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Dr Shefeeq Theparambil

Lecturer in Neuroscience

Furness Building



Research Interests

Brain energy metabolism in health and disease

My broad research focus is on understanding the mechanisms regulating energy metabolism in the brain, exploring its interplay with ionic signalling, synaptic plasticity, and behaviours, particularly emphasizing the role of glial cells.

Since the brain lacks significant energy reserves, it relies on the on-demand and uninterrupted supply of chemical energy in the form of glucose and oxygen from cerebral circulation. Moreover, the cellular landscape of energy requirements within the brain is highly heterogeneous. I aim to investigate the cellular mechanisms governing this on-demand, heterogeneous energy supply in brain health and disease.

The exceptionally high energy demands of the brain result in the substantial production of CO2 and protons (H+), which need to be constantly removed to maintain a physiological pH or acid/base balance. In the second line of research, I aim to investigate the implications of sensing and regulating pH/CO2/HCO3- in brain health and disease.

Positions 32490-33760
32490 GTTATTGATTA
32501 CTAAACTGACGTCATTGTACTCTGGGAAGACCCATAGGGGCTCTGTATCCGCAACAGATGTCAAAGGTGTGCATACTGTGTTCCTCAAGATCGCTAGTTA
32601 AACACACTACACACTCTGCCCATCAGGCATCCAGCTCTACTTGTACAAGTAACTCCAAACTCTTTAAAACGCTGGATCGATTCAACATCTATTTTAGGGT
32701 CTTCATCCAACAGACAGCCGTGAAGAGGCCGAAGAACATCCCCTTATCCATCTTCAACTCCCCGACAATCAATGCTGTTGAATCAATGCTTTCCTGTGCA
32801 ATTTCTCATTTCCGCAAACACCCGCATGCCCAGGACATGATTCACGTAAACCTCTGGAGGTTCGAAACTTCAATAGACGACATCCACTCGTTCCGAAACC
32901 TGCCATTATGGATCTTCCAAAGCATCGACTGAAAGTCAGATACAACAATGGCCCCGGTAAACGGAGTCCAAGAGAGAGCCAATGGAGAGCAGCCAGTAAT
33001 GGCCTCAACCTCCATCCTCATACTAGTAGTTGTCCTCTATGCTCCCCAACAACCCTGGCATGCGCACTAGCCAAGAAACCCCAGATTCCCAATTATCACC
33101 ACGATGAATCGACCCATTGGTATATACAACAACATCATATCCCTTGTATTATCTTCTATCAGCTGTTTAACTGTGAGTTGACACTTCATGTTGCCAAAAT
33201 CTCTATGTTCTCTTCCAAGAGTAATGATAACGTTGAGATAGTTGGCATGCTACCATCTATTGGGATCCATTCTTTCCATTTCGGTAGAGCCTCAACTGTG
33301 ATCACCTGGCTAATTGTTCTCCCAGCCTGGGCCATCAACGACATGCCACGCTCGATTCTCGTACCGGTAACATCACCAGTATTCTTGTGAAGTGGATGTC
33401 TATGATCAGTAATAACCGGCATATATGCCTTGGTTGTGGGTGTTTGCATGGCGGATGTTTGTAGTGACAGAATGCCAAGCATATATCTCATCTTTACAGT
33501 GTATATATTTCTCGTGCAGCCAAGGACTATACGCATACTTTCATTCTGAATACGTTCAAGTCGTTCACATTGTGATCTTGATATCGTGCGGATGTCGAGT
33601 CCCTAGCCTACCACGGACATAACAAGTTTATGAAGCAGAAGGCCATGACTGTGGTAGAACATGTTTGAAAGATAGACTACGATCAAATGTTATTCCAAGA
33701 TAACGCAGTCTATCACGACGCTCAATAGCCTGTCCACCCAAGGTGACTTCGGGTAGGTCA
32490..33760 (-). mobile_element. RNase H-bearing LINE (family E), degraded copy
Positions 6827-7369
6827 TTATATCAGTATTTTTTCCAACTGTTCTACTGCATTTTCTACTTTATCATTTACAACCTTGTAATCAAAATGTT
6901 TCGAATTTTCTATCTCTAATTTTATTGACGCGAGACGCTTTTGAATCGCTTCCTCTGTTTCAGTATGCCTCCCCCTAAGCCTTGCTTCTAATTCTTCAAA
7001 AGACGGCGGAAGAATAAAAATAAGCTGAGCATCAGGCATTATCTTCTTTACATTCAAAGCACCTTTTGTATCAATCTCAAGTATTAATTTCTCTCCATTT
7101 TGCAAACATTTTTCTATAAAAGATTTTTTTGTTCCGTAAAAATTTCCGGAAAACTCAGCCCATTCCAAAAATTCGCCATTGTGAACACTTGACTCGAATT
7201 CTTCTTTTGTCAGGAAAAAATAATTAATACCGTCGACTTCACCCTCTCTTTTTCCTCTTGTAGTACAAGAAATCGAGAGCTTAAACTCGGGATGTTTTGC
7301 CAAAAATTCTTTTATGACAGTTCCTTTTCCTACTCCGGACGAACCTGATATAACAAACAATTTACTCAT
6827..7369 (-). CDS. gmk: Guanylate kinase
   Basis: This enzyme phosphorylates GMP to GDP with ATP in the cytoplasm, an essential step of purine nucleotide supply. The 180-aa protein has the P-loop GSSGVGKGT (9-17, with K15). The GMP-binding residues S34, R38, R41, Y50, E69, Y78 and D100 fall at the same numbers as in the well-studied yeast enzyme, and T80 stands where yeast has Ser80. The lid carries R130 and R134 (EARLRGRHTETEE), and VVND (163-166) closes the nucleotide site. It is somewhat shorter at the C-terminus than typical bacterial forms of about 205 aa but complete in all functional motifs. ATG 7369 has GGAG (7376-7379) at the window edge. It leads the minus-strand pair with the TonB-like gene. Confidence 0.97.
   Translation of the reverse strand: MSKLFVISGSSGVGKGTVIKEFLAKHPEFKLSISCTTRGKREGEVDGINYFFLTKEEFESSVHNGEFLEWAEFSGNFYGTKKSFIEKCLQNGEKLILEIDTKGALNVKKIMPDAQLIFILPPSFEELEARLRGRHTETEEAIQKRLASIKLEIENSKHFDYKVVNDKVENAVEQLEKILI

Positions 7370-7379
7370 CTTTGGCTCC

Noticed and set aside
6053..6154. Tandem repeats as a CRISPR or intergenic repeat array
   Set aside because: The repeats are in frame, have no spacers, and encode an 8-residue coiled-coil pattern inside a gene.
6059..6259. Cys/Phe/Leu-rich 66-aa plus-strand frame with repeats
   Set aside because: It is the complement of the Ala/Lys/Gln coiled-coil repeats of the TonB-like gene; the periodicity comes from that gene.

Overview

Considering the significant disruptions of pH homeostasis and energy metabolism observed across various brain diseases, I wish to explore glial mechanisms of pH and metabolic regulation in disease contexts, with a therapeutic emphasis on targeting these mechanisms.

 I predominantly employ high-resolution live cell fluorescence imaging techniques to investigate glial and neuronal signals in the brain bolstered by various physiological and pharmacological manipulations. This approach is further supported by cell-specific viral targeting for genetic manipulations, transgenic mouse models, behaviour tests in mice and amperometry-based biosensor recordings to facilitate dynamic tracking of metabolites, neurotransmitters and neuromodulators. This integrative methodology comprehensively explores brain function and signalling mechanisms, ranging from molecules to behaviours. 


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